In my opinion, grunge is actually older than that, dating back to a bunch of SST-era bands. I mean, Dinosaur Jr. was grunge, along with a bunch of other longhair groups that tend to get clustered into the hardcore genus due to the time and the label, but those longhair bands were into experimental and heavy guitar sounds that many previous punk groups had turned its back upon.

No, grunge did not begin and end with neither Seattle nor Nirvana. I still get bugged when I hear that Nevermind caused the “year that punk broke.” I like the band, but they were not punk, any more than the Beatles were rock’n’roll on Sgt. Pepper’s. It was something else. But before Nirvana, who absorbed so much of the Seattle energy and press, followed by Pearl Jam, there was and is Mudhoney. This is not fair.

I don’t know if it’s accurate to say there would be no Nirvana (the movement, not just the band) if Mudhoney weren’t who and what they were, but they were a definite force that shaped and honed for what Seattle would become known.

This documentary tells their story with the full participation of all members of the band, past and present, which is hardly surprising since they produced the thing. But this is not just a fluff, vanity piece. There is actually some depth to the thing. Sure, with the rare exception about a brief mention about drug abuse, they seem to just get along like fleas on a dog, the doc does show some of their downs and bad choices, as well as how they have lucked out on more than one occasion.

Perhaps it is because they were the ones who made the thing that they were able to get some heavy hitters to talk about the group, such as (in part) Kim Gordon and Thurston Moore (Sonic Youth), Kim Thayil (fellow grungites Soundgarden), Tad Doyle (TAD), and Stone Gossard and Jeff Ament (Pearl Jam; Eddie Vedder only appears in a live clip of an MC5 cover of “Kick Out the Jams”). No one from the Foo Fighters, however, I noticed. Is this a case of what is not said is saying something? There is also a clip of Nirvana, and there is a definite slam against Courtney Love’s causing them to get kicked off Reprise, but none of the women-led Seattle bands are represented. In fact, the only adult females you see are Kim Gordon and Megan Jasper, of the Sub Pop label.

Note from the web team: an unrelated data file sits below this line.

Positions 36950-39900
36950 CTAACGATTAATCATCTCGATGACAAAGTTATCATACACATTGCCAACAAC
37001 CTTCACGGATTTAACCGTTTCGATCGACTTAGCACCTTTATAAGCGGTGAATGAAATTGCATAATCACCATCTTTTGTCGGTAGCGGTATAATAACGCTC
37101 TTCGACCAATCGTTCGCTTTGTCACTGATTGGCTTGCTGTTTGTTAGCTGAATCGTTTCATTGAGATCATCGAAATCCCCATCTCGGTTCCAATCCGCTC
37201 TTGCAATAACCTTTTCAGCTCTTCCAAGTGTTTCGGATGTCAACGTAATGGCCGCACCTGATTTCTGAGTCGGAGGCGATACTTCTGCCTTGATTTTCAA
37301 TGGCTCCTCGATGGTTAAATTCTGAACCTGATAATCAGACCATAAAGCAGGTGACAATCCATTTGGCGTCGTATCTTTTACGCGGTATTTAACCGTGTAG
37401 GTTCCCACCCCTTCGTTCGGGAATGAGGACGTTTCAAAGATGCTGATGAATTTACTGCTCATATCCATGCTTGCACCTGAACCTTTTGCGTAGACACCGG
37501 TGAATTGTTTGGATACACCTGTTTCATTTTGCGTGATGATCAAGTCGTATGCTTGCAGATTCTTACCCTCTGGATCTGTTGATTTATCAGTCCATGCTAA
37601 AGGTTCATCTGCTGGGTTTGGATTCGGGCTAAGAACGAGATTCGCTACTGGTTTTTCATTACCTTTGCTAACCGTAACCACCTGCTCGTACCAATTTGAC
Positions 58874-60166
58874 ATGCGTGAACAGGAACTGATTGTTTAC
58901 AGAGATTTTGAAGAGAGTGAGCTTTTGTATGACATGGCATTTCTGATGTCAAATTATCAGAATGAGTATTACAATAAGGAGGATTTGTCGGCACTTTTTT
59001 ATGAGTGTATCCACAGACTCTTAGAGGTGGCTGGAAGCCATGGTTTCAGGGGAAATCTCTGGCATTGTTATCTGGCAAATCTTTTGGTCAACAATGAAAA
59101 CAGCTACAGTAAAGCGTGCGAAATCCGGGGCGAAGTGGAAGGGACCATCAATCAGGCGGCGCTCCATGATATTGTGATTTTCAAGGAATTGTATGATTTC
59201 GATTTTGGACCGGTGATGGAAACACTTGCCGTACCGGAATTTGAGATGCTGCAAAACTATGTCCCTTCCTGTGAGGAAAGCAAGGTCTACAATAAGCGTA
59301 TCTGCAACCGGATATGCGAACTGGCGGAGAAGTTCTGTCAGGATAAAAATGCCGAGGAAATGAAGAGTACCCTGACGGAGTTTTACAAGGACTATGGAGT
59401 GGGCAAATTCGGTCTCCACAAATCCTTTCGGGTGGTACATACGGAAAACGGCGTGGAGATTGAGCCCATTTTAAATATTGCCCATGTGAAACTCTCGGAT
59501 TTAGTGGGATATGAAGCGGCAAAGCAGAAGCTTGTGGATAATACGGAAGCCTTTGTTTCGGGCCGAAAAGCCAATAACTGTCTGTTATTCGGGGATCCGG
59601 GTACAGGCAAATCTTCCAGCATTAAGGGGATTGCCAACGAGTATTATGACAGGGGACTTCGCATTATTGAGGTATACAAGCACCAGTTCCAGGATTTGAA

As much as this is Mudhoney’s history, it is also, in part, a story of their label, Sub Pop. The label’s creators, Bruce Pavitt and Jonathan Peneman, are also heard from here, I should add. Sub Pop, whose first single-band release was by Green River, came close to folding before Mudhoney took them on the road to some success. Of course, Nirvana helped, but it was Mudhoney that put them on the map. There were other important Sub Pop releases, such as by Babes in Toyland and Elliot Smith, but the focus here is of course and rightfully so on Mudhoney.

There is a bit of unspoken irony in the story of Sub Pop in that many bands they introduced didn’t fit into their Indie World (Mary Lou Lord reference there), and went on to major labels – including Mudhoney – and had a hard time reconciling their indie independence with the big boys’ “formulas for success.” With the knighthood of Nirvana, Sub Pop, too, joined with Warner Music Group, where they were hard pressed by the new management.

The documentary presents the present and past members of Mudhoney as engaging, relaxed, independent in band direction (showing chutzpah to the big studios by doing it on their own and pocketing large sums of recording funds), and being relatively sober of mind if not body (there is an awful lot of booze consumption shown).

But hey, this is their party and they can present any frontage they want, and this one is quite a fun and funny face. Even as a band I don’t follow, the way Mudhoney are represented here shows quite a bit of honesty, including calling some of their own albums as not up to snuff, and blaming mostly themselves (and Courtney) for their occasionally sloppy work; they also justly take credit for their rightful place in grungeworld.

Mixed in with the band and guests interviews, there are also film clips from third-party sources such as old b-films (including the Russ Meyer one from which the band takes its name), live performances and interviews (MTV, for example). The film covers much from the beginning, through their rise, signing with the majors, a slump leaving the majors, and re-signing with Sub Pop (where Mark Arm now works in the distribution area), then back to touring when they want(/need).

The two extras are a music video for the song “I’m Now,” and a 13-minute short called “Fresh Socks,” which features behind-the-scene clips of interviews, travelogue, backstage and onstage antics from a recent tour in Europe, Japan and Brazil. One stop in Belgium is especially telling, as they mock a stoic and distracting Kurt-wannabe in the audience.

If you’re into the whole Seattle scene – well, the male end of it as there is no mention of the riot grrrl aspect at all – I can wholeheartedly recommend this. If you’re more like me and are casual at best, it’s still a well-crafted document/press release that is enjoyable all the way through.

Monday, September 1, 2014

DVD Review: Clockwork Orange County: The Rise of West Coast Punk Rock

Text © Robert Barry Francos / FFanzeen, 2014
Images from the Internet

Clockwork Orange County: The Rise of West Coast Punk Rock
Directed by Jonathan W.C. Mills
Endurance Pictures